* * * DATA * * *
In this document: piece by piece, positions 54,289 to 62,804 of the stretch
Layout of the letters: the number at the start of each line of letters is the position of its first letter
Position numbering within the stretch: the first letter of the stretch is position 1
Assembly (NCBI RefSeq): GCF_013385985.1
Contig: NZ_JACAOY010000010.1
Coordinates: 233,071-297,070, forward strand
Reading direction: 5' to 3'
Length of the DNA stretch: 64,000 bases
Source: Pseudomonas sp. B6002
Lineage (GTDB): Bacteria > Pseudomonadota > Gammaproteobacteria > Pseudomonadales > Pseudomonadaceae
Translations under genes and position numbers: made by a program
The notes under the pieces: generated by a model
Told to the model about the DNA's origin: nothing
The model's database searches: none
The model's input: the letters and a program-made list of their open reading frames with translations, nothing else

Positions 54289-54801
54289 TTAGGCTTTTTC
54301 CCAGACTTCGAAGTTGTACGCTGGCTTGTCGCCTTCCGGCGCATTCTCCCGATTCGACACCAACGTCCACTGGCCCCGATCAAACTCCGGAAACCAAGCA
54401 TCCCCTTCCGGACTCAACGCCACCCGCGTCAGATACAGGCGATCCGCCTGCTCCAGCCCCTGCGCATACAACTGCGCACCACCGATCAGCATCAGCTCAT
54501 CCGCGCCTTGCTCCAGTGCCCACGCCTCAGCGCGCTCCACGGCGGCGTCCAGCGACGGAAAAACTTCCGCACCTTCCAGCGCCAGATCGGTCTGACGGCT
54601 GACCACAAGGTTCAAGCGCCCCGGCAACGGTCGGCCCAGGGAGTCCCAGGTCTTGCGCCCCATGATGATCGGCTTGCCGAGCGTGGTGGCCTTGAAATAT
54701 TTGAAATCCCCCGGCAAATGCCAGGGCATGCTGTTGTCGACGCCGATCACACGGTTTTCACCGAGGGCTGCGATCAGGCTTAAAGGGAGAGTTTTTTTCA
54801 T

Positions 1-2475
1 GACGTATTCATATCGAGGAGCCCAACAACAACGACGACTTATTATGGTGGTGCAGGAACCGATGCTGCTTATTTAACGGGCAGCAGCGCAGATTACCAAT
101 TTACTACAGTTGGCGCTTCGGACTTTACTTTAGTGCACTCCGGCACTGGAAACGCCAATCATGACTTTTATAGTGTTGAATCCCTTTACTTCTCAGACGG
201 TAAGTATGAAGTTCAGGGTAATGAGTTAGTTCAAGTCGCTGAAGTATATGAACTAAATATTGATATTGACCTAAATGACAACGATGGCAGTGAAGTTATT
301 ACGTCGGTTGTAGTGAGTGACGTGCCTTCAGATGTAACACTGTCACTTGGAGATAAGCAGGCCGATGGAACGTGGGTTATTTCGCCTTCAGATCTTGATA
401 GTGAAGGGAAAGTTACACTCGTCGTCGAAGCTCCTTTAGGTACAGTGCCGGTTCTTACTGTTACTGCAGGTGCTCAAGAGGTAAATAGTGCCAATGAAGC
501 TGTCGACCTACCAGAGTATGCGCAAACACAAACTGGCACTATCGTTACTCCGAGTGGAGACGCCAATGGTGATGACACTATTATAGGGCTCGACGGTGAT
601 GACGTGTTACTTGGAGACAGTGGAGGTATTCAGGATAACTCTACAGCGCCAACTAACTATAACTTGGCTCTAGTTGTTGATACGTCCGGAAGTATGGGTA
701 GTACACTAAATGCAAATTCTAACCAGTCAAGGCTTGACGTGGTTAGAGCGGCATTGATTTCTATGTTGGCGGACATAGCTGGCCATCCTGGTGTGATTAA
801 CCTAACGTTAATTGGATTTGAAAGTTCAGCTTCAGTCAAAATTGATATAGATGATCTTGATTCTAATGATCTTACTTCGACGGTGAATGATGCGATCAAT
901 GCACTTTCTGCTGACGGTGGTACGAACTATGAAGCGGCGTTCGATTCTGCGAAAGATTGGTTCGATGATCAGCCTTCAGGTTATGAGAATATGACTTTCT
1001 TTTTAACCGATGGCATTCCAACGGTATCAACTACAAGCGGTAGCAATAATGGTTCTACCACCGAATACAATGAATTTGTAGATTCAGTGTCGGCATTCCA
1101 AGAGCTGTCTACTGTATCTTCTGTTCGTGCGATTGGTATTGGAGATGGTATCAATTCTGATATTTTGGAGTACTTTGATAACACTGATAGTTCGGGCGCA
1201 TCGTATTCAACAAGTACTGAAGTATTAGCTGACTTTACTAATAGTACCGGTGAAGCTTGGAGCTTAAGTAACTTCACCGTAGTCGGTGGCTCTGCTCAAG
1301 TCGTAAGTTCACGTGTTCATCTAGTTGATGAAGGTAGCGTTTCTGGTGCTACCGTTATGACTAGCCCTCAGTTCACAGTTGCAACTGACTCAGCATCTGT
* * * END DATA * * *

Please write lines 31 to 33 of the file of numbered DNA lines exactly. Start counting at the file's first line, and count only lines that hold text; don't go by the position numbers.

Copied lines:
601 GACGTGTTACTTGGAGACAGTGGAGGTATTCAGGATAACTCTACAGCGCCAACTAACTATAACTTGGCTCTAGTTGTTGATACGTCCGGAAGTATGGGTA
701 GTACACTAAATGCAAATTCTAACCAGTCAAGGCTTGACGTGGTTAGAGCGGCATTGATTTCTATGTTGGCGGACATAGCTGGCCATCCTGGTGTGATTAA
801 CCTAACGTTAATTGGATTTGAAAGTTCAGCTTCAGTCAAAATTGATATAGATGATCTTGATTCTAATGATCTTACTTCGACGGTGAATGATGCGATCAAT